He looked at his watch and mumbled “It’s getting late.” But he made no move to leave. He was waiting for me to end the visit.
“Todd, I have a guest room” I told him. “Would you rather stay here tonight?”
He looked at me as if I had just relieved him of a heavy weight. “Yes.”
“Then” I said, “we should both be getting to bed.”
I showed him to the guest room, where I pointed at a door and said “The bathroom has a shower.” Then I reached into a drawer and handed him a pair of briefs. “I don’t have pajamas, but you can wear these overnight if you like. In the morning bets10 güvenilir mi I’ll bring you fresh ones along with socks and a T-shirt.”
As he took the underwear, he began: “Shawn, about before …”
“What about before?”
“I shouldn’t have broken down that way. I apologize.”
“Stop that! I told you, nothing you did warrants an apology. So relax.” I had an urge to hug him, but decided that it he might spook him.
He thanked me, and undressed without waiting for me to leave the room.
I tried not to be obvious as I checked him out. He was built like some of the football players I had secretly ogled in college locker rooms: Broad shoulders, muscular back, a stunning rear end, and powerful-looking legs; overall a well-proportioned body that went nicely with his enchanting eyes. Best of all, unlike many of the football players, his body was free of hair except for his currently unruly brown locks, wisps of beige hair in his armpits, and a downy dusting on his arms. His skin everywhere else was completely smooth.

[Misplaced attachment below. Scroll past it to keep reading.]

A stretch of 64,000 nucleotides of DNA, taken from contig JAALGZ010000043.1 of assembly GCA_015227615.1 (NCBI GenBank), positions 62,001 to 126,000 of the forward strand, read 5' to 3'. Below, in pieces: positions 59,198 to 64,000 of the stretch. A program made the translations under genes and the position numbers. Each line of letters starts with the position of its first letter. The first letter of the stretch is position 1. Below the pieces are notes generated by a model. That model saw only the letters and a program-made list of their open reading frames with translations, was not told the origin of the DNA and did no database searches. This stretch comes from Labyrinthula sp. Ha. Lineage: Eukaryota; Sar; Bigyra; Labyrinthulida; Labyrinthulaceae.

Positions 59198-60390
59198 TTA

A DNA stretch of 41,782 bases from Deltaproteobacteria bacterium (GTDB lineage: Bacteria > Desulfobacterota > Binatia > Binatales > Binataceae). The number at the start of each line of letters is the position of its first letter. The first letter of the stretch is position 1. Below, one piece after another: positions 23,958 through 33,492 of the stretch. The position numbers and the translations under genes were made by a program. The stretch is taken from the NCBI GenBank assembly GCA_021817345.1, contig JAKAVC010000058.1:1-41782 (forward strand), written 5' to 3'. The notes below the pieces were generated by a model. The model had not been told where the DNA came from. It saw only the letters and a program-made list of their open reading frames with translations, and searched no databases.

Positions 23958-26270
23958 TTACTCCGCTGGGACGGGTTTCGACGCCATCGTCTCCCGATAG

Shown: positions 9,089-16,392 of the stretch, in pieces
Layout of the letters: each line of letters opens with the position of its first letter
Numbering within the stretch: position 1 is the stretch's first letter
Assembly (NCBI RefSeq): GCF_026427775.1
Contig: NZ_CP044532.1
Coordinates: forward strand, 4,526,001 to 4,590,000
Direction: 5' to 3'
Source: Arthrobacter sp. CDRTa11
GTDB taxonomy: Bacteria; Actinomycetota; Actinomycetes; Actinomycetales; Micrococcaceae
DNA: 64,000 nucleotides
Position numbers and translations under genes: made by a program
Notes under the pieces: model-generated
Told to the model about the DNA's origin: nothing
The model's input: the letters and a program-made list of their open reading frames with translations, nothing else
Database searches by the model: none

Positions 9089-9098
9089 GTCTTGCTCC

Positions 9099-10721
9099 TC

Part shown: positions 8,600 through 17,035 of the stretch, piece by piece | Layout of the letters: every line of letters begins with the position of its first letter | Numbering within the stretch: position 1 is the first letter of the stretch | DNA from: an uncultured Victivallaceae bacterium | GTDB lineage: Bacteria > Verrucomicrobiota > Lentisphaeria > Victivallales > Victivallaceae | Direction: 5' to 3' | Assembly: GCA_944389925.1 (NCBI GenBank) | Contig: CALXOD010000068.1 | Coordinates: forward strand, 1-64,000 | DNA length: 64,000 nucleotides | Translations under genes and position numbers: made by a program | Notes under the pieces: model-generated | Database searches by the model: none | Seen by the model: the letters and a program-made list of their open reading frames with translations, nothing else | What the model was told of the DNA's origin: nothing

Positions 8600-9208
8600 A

I didn’t get a look at his ‘package’, because his back was to me.
He put on the briefs and said “Thanks for everything, Shawn.” Then he bid me goodnight and crawled into bed.
As I was leaving, I turned to him. “Todd, if you need anything during the night, even if you just want to talk, please let me know. Ok?”
“Ok” he answered. “Thanks.”
I usually sleep in the raw, but with Todd in the apartment I decided to wear briefs to bed.
I spent time thinking about him before I fell asleep.
Sometime later I was awakened by a rustling sound. I turned my head and in the dim light I made out a figure settling very slowly into the upholstered chair across the room.
“Todd? What’s the matter?”
“I’m sorry” he answered. “I didn’t mean to wake you.”
“I told you to wake me if you needed anything. What’s wrong?”
“I didn’t want to be alone. Is it ok if I sleep in this chair?”
“Yes, but you don’t need to. This is a king-size bed. Come on.” And I lifted the blanket.
He didn’t move at first. Then, hesitantly, he rose and came to the bed.
He got in, I pulled the covers up and turned onto my side, facing away from him as I said “Goodnight.”
I was hoping he would fall asleep easily now, but I could hear that he was restless. I turned and faced him. “What’s troubling you?” I asked.